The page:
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From DNA Structure to Stem Cells - 50 years of Controversial Research

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Summary: DNA structure mapped in the past yet still important for our future

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 Synopsis

DNA MediumThe most important photo ever taken, the X-ray diffraction photograph which led to the discovery of the structure of DNA, came about through a series of lucky coincidences at Kings' College, London.

In a rare public appearance, Professor Raymond Gosling and Prof. Herbert Wilson, who worked with Rosalind Franklin and Maurice Wilkins, will talk through their experiences of the early DNA research. All these names appeared on the Nature papers describing the structure of DNA, published alongside that of Crick and Watson in April 1953.

As the world notes the 50th anniversary of that publication a lot is being made of the history of DNA research - but at King's the focus remains on the future. Without the discovery of the structure of DNA, stem-cell research would not be possible and, while controversy continues to surround this area of research, Blair has vowed that Britain will become the leader in the field. With one of only two existing UK stem-cell research licences, King's College are as important to our future knowledge of human existence as they have been to mapping its past.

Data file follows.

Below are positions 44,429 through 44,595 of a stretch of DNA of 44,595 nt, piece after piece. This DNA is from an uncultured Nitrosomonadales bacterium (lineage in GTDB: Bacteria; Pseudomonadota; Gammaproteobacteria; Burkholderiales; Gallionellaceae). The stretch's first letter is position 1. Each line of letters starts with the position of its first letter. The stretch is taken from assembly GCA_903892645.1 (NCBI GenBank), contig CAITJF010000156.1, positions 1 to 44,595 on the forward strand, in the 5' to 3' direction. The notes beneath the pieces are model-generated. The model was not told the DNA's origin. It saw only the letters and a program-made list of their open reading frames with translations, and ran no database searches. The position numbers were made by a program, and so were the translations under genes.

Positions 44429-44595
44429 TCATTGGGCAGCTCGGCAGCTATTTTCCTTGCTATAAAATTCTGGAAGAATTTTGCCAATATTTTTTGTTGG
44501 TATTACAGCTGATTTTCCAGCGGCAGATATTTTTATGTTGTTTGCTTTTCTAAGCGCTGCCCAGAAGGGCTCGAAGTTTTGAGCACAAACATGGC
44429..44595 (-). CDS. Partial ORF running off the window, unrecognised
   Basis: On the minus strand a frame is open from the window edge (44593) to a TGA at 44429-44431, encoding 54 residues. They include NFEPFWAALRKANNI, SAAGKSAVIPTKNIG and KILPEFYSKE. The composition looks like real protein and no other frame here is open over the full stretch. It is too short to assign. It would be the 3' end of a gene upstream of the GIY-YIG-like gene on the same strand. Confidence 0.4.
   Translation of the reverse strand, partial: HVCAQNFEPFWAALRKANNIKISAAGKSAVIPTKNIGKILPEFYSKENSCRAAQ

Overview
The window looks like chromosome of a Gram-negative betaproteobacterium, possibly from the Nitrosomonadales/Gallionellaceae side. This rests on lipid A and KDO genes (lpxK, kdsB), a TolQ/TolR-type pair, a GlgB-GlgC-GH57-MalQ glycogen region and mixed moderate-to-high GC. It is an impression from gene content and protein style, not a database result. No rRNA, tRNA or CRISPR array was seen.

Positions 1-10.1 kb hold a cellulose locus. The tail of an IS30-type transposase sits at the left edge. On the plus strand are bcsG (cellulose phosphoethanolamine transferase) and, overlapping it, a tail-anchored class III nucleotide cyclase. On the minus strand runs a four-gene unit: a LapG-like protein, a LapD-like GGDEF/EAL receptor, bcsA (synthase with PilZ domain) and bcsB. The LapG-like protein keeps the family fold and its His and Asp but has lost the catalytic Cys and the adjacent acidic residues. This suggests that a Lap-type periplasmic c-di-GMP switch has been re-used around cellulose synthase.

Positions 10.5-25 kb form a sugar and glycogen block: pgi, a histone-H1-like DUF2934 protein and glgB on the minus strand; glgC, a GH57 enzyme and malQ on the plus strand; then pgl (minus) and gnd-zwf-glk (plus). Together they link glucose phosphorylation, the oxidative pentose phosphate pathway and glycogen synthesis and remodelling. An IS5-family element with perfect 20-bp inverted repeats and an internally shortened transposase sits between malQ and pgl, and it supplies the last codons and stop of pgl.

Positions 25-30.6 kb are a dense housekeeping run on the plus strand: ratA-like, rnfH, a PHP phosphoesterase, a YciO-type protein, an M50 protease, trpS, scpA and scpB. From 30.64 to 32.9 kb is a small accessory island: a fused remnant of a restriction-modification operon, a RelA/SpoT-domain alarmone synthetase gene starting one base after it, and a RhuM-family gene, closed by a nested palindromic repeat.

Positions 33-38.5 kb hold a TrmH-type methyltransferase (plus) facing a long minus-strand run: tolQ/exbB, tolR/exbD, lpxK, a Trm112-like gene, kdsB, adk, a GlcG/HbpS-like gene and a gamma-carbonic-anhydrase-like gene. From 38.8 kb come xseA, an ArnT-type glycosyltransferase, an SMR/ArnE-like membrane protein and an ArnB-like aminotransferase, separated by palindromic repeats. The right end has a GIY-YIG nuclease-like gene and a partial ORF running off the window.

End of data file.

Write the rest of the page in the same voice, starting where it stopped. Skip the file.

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Page contact: PA Temp 1 Last revised: Tue 18 Apr 2006
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